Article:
The Razer Phone is a solidly built device, even if it doesn't quite have the most imaginative design. It's clearly based on the Nexbit Robin - the cloud-centric smartphone by the company that Razer recently acquired. The Razer Phone is much larger and heavier though - an extra half inch of display and over a thousand extra milliamps to the battery capacity will get you there.
Razer seemingly didn't get the memo about flagships going all bezelless this year, as its phone has a display frame almost as thick as that of the iPhone 8 Plus (and the proportions of that one date back to 2014). At least here you have a couple of powerful speakers flanking the display so it has something to show for it. And if our recent survey is anything to go by many will be happy with the trade.
The speakers themselves are really impressive. They produce deep and impressively loud sound - we had no trouble hearing them over an entire crowd of talking people. The Dolby Atmos branding might be the as the one seen on the ZTE Axon 7, but the Razer Phone clearly has superior speakers.
The fingerprint scanner is embedded in the power button on the side of the phone - that makes the Razer Phone a real oddity in the US. The maker best known for doing fingerprint sensors that way is Sony and it has to disable them in its US units due to legal issues. Either way the side is a very convenient position for the scanner, but it is so flat that it's impossible to detect by touch alone.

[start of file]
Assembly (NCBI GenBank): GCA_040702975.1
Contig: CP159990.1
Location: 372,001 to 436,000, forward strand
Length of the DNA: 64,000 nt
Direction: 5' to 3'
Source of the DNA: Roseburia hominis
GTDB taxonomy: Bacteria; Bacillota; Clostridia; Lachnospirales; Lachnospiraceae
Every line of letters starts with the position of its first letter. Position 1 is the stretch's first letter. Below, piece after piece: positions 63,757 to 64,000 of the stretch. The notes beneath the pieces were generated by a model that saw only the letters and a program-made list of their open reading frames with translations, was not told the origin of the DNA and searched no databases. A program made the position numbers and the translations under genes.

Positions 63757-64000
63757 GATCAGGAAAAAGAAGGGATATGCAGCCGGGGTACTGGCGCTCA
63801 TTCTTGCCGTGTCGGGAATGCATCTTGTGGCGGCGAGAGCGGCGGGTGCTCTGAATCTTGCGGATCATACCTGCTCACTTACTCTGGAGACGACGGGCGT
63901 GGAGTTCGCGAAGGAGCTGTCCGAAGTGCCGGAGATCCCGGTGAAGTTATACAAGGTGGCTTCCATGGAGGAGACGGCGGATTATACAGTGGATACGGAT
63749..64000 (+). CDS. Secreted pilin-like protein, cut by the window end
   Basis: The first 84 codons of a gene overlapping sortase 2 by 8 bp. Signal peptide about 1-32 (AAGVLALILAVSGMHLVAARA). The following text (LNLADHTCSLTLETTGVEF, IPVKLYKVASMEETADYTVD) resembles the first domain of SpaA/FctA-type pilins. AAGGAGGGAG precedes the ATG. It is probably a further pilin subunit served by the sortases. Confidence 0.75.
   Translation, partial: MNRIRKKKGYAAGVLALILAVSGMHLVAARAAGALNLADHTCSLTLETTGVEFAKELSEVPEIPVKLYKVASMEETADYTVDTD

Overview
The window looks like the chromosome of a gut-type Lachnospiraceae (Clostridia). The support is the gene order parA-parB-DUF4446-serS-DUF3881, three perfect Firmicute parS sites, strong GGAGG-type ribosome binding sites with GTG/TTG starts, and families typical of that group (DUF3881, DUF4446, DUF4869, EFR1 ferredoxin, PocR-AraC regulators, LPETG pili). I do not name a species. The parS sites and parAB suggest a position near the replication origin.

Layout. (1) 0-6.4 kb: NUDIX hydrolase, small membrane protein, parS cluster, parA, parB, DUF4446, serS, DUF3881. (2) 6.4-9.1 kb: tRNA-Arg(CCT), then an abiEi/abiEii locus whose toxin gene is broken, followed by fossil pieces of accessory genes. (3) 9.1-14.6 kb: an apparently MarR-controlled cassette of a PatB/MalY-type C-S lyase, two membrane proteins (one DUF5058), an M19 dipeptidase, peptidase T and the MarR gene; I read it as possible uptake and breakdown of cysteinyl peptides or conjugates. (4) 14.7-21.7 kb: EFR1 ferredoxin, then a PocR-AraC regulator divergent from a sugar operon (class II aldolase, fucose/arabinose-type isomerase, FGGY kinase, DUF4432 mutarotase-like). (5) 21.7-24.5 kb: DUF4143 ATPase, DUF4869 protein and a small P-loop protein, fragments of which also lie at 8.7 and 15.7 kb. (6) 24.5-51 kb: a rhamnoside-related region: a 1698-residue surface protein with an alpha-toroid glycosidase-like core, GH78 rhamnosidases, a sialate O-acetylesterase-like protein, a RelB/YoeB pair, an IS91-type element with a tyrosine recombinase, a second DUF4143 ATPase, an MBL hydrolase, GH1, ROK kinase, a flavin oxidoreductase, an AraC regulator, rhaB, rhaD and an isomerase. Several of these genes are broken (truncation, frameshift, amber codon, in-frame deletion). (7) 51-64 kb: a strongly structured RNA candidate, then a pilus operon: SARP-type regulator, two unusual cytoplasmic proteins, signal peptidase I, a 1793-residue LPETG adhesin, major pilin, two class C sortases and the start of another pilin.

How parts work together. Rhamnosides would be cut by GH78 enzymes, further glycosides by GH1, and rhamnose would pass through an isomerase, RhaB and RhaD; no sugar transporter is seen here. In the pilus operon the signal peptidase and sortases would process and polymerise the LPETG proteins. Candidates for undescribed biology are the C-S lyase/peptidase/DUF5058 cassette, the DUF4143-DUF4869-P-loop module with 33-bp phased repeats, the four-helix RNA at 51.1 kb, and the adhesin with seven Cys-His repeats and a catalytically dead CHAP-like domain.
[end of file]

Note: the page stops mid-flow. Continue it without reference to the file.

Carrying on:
On the other side of the phone sit the volume keys - no rocker here. They are sitting rather low, which isn't all that great when the phone is in portrait orientation. Yet they work great when the Razer Phone is in landscape mode and this phone is all about that - after all gaming and multimedia consumption are its forte. Ideally though, we would have preferred, if the buttons weren't as small and hard to push.
Moving on to the screen - it's little wonder Razer started its presentation with it - the 120Hz IGZO QHD panel not only has excellent image quality, but really add a touch of extra smoothness to the whole phone experience. It's one of those things that you never knew you are missing until you see it, but then realize it's making a big difference.
Both games and general UI navigation feel great on the Razer Phone, but we wouldn't expect any less from a 2017 flagship, much less one that has its Snapdragon 835 backed by 8GB of RAM.
You also get a toggle in the settings menu for reducing the screen refresh rate to 90Hz or 60Hz, if you want to expand your battery life even further. We'll see how much of an effect that has, once we are done with our battery test.
The software package is one of the more surprising bits about the Razer Phone. The phone runs stock Android with the popular Nova Launcher on top. The company got a special edition of that dubbed Nova Launcher Prime Razor Edition, meaning you are getting the full functionality without having to pay extra. It's currently on 7.1 Nougat but we got a promise for Oreo in Q1 of 2018.